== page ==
Peace, Love, and Understanding


Living Worlds at The Manchester Museum has been open since April, and I wanted to talk briefly about the gallery.

In many ways, Living Worlds embodies what NLOB is all about; the changing contexts in which we can see natural science collections. Except in this case, it’s not just about looking to the past, it’s also about looking at the future. But I want to focus on one specific, personal, experience of the space.

When I first entered the space, just before the public opening, I formed a number of initial opinions. Being fairly traditionalist, I was initially drawn to quite conventional displays like Bodies, and Humans.

The 'Bodies' case

The 'Humans' case

But a more unusual display, like Peace, produced a more negative reaction. I wouldn’t say I disliked it, but I certainly didn’t find it appealing.

The 'Peace' case

Then a funny thing happened. As the preview got into full swing, I found myself ‘trapped’ by that case. Not in an unpleasant way, it just so happened I bumped into old friends and colleagues, and stayed there chatting. I think we were there about 45 minutes, and as time passed, I went on a journey with that case. My feelings about it, my relationship with it, changed.

While initially I’d been put off by the lack of ‘real’ museum objects, I started to see how this highlighted the message of the case, the story it told. The longer I was there, the more I thought about that message. I started to see the value of it. I started to consider my own reactions, my own preconceptions. I became ‘okay’ with the display. Then I started to quite like it. By the time I left, I loved it.

So there’s a clear message here to museums. It’s worth thinking about the messages we can convey. Less can be more. Encouraging ‘dwell time’ by cases is not a vice. Taking risks can produce rewards. Oh, and there’s nothing funny about peace, love, or understanding!

Another view of the 'Peace' case

Next week we have another take on the Living Worlds gallery. Work experience student James Lever has written a blog post about his personal opinions of the new gallery. That’ll be up on the 22nd August.

David

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2 Comments

Filed under Meanings, Museums

2 responses to “Peace, Love, and Understanding

  1. Being based in the East Midlands, I still haven’t managed to find time to come and see the new gallery, although it’s very high on my list. I was very excited to hear about the plans for the development when I visited just before the old gallery closed.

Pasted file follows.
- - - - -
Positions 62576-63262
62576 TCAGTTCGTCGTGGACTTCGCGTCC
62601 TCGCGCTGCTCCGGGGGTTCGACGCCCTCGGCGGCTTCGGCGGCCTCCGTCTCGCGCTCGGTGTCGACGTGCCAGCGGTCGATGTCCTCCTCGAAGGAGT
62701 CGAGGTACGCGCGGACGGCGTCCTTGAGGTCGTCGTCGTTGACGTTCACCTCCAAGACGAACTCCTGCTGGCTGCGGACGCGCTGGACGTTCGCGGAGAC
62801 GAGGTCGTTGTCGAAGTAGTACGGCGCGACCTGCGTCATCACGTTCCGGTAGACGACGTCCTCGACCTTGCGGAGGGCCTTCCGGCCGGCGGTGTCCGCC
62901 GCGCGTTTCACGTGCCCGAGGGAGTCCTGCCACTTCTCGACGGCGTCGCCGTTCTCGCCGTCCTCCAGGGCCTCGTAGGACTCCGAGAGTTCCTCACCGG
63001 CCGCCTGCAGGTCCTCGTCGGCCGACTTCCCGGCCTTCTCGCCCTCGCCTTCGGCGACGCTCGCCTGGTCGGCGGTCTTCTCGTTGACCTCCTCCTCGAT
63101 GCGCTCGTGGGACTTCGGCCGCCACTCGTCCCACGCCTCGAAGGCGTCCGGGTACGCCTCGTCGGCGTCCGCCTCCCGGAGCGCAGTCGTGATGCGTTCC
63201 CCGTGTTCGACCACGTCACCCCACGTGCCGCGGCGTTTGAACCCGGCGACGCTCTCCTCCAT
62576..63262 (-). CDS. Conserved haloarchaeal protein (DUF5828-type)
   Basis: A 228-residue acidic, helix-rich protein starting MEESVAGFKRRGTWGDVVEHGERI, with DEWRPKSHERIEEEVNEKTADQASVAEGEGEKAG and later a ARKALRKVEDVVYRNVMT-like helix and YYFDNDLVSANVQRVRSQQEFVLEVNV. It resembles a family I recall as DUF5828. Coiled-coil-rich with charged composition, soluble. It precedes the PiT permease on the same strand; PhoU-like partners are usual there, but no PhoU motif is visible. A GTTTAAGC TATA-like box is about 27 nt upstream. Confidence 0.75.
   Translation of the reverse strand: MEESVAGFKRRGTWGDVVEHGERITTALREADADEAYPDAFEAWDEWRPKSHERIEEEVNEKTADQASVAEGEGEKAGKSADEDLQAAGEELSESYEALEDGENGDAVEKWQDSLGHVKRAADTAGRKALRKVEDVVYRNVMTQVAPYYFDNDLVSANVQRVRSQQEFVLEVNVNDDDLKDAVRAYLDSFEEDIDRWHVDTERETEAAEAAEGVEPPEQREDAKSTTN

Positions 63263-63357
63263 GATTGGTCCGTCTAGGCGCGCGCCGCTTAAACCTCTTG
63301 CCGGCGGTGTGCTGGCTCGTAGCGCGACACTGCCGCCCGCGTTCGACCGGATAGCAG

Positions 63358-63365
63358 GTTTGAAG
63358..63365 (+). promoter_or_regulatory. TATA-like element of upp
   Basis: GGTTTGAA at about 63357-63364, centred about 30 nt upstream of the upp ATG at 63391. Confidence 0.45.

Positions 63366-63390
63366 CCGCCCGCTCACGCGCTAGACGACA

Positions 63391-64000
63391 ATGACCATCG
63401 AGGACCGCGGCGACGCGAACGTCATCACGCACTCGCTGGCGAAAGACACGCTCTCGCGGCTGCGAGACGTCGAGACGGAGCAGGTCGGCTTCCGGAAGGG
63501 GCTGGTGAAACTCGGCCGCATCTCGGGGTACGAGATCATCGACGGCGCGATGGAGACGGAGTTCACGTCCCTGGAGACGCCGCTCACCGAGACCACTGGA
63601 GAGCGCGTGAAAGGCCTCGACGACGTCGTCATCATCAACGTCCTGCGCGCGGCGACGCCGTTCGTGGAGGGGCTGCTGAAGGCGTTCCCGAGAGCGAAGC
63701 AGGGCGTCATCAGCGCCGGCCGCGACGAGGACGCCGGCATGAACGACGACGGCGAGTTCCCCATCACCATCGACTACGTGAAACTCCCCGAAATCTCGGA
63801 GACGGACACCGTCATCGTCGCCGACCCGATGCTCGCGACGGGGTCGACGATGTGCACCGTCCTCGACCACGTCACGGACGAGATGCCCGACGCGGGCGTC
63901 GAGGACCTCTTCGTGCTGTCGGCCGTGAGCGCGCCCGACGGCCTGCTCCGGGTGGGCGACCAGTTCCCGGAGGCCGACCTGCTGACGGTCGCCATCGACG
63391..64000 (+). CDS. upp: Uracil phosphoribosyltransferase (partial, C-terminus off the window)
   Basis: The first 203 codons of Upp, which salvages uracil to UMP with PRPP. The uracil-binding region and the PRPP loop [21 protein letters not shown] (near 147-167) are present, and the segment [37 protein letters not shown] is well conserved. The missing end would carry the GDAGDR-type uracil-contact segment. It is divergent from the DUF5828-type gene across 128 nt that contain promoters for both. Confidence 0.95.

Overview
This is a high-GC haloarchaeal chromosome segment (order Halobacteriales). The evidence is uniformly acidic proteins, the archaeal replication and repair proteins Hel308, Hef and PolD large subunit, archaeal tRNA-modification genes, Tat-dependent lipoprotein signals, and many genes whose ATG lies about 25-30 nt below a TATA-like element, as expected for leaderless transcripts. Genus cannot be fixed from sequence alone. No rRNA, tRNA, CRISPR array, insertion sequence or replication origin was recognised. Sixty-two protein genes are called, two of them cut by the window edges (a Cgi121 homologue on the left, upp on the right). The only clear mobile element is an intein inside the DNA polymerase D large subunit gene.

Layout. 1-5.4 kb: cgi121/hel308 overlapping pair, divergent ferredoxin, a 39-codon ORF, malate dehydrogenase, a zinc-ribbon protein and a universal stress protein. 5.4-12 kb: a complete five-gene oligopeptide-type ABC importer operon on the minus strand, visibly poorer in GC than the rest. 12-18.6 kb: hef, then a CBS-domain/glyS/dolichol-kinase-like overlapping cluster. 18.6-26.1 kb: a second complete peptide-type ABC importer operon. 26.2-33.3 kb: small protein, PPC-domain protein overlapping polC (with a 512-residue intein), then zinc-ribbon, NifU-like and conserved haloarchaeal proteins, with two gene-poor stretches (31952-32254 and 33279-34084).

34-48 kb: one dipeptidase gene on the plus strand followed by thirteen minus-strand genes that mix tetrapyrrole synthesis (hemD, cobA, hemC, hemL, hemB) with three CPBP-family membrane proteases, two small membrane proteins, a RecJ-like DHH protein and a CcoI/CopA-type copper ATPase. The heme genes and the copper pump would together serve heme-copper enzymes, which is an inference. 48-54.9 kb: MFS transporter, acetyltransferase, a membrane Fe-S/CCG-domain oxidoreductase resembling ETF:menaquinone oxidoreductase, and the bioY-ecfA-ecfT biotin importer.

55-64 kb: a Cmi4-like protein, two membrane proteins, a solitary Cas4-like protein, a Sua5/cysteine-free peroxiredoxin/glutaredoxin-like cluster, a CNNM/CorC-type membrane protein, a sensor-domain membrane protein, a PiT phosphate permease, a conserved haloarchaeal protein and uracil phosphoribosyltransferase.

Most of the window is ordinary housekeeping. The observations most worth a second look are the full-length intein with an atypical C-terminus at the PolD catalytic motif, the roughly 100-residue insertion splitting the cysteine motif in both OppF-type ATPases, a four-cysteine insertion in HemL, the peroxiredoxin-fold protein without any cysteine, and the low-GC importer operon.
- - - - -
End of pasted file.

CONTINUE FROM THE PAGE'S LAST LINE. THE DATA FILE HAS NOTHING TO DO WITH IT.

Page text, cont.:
Having read this post, I’m interested to know what it was that you felt was so engaging about this particular exhibit case? Why was it able to draw you in so much, and what did you get from it?

    Also, I can see from the photo that it is very visually arresting. It seems to have a real contemporary art feel to it. Do you have any thoughts about how it will date compared to some of the more traditional style displays?

    • David Craven

      I don’t know if it was the storyline of that specific case, or the fact that I spent so long next to it. It’d be a great experiment to go and stand for 45 minutes by every case and see what happened, but I don’t think I’d get away with that as a days work!

      What ultimately drew me in was that the case makes a powerful statement about the cultural connection to the natural world. The crane is a symbol of peace, and the thousand origami cranes are a symbol of good luck and prosperity. So the association between that and an event that may be the most horrific in human history (dropping a nuclear bomb), is a really powerful one. The story goes that Sadako Sasaki tried to make the 1,000 cranes while she died of leukemia after Hiroshima. She died before she finished.

      So a case that initially seems empty of “real” objects (it has a stuffed crane, and a piece of melted glass from Hiroshima), and mainly just origami cranes, is actually full. It’s full of emotion, resonance, and pathos. It’s a vivid illustration of how we relate to, and affect, the natural world. It can lead you into contemplating the recovery of that landscape after the bombing.

      As for how it will date, I’m really not sure. I suspect all displays have a lifespan (and we usually change them about 10 years too late), and this will be no different. Because the Living Worlds gallery focuses on contemporary issues, that also means it will date.

      However, I think the story of Sadako Sasaki and the 1,000 Cranes is likely to be timeless. So maybe that will help preserve that case.

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